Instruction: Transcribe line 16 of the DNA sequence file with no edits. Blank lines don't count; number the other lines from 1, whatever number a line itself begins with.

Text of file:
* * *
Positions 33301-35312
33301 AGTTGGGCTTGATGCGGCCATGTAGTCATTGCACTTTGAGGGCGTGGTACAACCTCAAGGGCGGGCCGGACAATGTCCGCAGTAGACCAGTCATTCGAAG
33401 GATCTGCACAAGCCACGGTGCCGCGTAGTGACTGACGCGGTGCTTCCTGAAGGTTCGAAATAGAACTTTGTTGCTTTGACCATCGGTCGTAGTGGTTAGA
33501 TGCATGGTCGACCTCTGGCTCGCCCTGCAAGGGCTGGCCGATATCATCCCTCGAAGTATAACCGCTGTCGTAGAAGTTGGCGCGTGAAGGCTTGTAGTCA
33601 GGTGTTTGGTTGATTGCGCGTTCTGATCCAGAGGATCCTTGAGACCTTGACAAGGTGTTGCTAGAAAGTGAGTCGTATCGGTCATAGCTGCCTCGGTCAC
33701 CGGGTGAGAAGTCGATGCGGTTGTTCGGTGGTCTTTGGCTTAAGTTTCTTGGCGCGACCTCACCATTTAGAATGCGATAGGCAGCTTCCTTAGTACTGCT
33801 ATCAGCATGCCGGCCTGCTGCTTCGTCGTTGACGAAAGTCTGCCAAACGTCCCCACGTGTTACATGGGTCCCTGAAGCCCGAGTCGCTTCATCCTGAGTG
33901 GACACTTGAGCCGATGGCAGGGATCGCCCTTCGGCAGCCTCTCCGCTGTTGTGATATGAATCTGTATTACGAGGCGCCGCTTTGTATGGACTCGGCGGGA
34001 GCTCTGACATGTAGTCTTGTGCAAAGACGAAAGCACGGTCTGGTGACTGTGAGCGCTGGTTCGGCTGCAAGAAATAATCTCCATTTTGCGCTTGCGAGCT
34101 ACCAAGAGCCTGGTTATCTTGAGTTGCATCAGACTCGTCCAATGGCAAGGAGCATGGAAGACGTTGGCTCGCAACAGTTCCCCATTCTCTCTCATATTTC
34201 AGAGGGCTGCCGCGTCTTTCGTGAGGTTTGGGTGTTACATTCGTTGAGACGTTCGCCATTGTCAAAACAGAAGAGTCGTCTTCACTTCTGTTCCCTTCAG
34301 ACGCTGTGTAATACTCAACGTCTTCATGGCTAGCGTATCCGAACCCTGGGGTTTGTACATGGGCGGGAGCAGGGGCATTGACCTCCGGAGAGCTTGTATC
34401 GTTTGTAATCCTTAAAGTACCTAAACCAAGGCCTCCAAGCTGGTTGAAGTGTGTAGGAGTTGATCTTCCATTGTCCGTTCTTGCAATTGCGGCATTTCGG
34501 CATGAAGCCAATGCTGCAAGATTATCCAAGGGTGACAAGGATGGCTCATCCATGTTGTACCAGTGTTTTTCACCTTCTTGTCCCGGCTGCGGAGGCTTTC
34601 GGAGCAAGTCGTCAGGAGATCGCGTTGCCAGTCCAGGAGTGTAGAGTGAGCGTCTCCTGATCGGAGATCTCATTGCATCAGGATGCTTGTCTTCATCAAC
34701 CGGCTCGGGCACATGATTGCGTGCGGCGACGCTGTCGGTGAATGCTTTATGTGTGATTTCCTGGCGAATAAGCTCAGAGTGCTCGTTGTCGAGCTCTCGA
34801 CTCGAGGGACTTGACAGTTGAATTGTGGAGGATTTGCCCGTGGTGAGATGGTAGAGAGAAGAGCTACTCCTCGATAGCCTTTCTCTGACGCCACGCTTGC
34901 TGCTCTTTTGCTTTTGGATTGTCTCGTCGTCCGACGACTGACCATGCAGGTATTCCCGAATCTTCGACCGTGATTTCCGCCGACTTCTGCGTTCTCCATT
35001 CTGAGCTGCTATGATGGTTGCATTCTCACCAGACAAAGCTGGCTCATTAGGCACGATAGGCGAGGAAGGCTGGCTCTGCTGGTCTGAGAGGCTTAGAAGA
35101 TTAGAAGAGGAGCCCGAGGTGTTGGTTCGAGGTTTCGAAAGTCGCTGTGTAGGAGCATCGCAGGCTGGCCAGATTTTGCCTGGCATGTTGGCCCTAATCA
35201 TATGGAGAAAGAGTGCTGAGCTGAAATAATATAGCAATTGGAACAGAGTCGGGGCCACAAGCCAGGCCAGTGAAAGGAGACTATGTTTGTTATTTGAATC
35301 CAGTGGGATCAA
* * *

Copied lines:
34701 CGGCTCGGGCACATGATTGCGTGCGGCGACGCTGTCGGTGAATGCTTTATGTGTGATTTCCTGGCGAATAAGCTCAGAGTGCTCGTTGTCGAGCTCTCGA